Cresset Partners is finding that insurance company and other more conservative lenders are willing to take development risk around its office and industrial projects.
The Chicago-based multifamily office typically works with large institutional partners on high-profile or well-located projects, using debt of about 50 to 60 percent loan-to-cost, Nick Parrish, partner and managing director, told Real Estate Capital USA. These metrics are part of the reason that more conservative lenders are willing to finance its activity.
“We joke that a lot of the things we’re doing are brochure-quality,” Parrish said. “A lot of our lenders tend to be insurance companies [that] like the pretty shiny building that they can put on their brochure.”
There is a definite premium emerging for high-quality assets, particularly in the office sector. Cresset has seen this with its development of Chicago Salesforce Tower, a planned 60-story tower at 333 West Wolf Point Plaza Drive that sits at the confluence of the city’s three rivers. The company is developing the property with Hines and the partners have already signed up Salesforce as the anchor tenant, with Kirkland & Ellis recently inking a lease.
Kirkland & Ellis is leaving its current building, which is just 12 years old, to take space in the tower. “They wanted collaborative space, they wanted better technology. They want people back in the office,” Parrish added.
Parrish noted that the potential upside for new development is tied to the quality of a property and its amenities. This is especially true for office, where workers need to be lured back to in-person work as the covid-19 pandemic eases.
“If you’re giving people a choice to come in the office or work from home and you’re in a downtown office building with no windows and no views, nobody is going to come in,” Parrish said. “[But if] you’ve got a great building [with] good views, a nice restaurant, cool technology [and is] convenient, people will come back to office.”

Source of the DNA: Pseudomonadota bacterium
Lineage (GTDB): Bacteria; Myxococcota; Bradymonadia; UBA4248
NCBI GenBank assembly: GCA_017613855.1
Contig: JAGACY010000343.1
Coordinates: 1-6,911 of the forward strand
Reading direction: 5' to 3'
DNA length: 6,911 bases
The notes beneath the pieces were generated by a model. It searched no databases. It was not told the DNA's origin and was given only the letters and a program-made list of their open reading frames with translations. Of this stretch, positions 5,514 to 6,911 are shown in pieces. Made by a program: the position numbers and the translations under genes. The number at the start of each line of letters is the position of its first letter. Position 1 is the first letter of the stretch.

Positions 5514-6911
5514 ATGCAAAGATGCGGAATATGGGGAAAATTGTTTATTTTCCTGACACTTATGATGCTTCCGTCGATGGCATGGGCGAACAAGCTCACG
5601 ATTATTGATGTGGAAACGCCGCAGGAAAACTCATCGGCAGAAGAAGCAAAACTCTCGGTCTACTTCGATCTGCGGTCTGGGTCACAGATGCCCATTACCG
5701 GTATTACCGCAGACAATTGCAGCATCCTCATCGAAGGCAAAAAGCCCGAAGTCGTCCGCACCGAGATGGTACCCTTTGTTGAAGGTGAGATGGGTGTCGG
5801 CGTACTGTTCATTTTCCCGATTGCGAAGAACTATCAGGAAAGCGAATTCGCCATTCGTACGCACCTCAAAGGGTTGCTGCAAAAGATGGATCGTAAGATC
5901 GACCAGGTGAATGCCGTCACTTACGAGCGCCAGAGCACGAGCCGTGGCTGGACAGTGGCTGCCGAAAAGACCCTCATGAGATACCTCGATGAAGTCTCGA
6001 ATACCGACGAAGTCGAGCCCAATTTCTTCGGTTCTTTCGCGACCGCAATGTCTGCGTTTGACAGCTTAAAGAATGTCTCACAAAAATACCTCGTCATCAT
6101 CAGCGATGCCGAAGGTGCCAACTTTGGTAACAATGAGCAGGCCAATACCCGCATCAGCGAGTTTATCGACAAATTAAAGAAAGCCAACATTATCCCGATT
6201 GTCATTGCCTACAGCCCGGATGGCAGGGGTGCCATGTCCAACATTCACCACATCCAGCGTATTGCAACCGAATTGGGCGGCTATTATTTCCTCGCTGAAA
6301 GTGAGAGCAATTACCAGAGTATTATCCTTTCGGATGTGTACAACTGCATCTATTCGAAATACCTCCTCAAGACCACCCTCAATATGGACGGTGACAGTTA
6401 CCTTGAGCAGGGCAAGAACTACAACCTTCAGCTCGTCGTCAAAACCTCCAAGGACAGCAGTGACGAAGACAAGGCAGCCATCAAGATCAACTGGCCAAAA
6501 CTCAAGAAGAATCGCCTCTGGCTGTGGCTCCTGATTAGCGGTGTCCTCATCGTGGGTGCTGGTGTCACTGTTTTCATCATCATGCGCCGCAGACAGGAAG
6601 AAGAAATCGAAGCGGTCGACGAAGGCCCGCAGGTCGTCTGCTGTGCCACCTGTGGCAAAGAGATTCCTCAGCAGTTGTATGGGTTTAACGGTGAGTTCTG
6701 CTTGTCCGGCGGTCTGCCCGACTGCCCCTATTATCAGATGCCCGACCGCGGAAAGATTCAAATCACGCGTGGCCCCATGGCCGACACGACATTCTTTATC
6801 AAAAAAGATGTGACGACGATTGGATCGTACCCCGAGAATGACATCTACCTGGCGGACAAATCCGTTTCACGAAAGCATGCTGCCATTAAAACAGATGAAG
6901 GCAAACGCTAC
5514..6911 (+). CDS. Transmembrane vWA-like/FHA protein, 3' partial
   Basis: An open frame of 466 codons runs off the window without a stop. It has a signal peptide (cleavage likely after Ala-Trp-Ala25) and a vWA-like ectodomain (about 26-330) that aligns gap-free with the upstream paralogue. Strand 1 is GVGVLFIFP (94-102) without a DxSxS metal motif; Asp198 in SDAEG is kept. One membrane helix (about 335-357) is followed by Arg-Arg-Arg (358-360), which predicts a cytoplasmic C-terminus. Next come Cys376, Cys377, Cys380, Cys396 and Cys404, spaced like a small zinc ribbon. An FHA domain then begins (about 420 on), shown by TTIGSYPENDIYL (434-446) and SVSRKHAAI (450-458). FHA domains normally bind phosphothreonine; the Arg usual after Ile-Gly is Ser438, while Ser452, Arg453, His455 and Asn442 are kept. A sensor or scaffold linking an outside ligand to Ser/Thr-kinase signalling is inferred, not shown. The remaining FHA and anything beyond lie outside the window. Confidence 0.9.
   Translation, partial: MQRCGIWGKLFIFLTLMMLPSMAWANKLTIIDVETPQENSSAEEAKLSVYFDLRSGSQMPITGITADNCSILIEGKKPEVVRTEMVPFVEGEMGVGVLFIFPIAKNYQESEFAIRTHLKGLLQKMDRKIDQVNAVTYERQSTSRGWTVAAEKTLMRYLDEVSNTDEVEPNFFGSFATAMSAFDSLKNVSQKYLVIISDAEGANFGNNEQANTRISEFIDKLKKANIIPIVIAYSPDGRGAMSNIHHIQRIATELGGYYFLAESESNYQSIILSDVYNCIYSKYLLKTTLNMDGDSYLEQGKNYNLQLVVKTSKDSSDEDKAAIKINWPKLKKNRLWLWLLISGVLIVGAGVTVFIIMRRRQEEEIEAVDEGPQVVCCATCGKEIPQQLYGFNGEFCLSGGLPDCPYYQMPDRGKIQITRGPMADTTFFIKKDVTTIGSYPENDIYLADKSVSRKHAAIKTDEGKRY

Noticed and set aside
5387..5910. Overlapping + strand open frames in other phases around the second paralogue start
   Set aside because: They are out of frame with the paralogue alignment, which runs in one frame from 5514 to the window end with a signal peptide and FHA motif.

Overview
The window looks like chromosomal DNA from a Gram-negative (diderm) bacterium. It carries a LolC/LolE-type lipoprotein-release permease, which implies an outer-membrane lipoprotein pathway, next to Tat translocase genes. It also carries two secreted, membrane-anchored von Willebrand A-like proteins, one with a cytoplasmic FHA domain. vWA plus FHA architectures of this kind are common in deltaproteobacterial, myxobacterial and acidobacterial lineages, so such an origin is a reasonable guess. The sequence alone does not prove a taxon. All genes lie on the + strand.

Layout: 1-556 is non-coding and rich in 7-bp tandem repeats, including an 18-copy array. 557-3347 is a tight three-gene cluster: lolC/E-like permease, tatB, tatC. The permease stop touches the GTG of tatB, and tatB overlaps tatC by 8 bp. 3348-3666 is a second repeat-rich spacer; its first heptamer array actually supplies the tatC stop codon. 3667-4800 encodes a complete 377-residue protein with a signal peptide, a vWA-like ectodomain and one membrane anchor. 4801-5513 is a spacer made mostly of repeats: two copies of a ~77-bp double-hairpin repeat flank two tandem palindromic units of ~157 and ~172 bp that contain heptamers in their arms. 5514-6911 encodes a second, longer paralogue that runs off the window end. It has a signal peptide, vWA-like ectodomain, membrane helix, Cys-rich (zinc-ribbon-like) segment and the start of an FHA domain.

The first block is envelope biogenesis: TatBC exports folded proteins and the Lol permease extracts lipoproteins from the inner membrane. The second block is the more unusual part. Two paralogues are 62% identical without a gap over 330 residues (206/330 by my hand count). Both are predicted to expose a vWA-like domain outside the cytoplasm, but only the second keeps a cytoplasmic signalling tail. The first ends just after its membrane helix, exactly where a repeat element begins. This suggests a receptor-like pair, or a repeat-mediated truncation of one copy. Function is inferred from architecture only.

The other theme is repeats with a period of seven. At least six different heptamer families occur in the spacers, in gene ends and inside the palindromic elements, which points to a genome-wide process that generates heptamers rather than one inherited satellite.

Family office investments
Parrish believes that family offices like Cresset will become larger players in the real estate development markets. This is due in part to the global wealth creation over the past 20 years and generation planning that is moving wealth from primary business to individuals and families.
“You know you’re seeing companies that have been around for 100 years getting liquidated, that capital is flowing to the family, that family that becomes a family office,” Parrish said.
Cresset’s real estate fund grew out of a single-family office and the company has tried to maintain the streamlined, less bureaucratic approach typically found in this type of investment management company. Until now, most institutional-quality real estate has been funded by large institutions, private equity firms and ultra-high-net-worth individuals, but there is demand from smaller family offices and even individual investors.
“If it’s good enough for Harvard, why is it not good enough for an average investor?” Parrish said.
As a family office, the firm can invest in developments that have a long lead time to producing cashflow. This profile can be a difficult fit for institutional investors that have strict income requirements.
“All the institutions want to own a building that has stabilized cashflow,” Parrish said. “[But] not many of them are willing to go in during development. There’s that period of time [when] you’re not earning cash and there’s development risk. And they’re just not equipped to develop. There’s a huge amount of capital that wants to buy it, but not a lot that wants to build. So if you could fill that gap, the dynamics are really, really great.”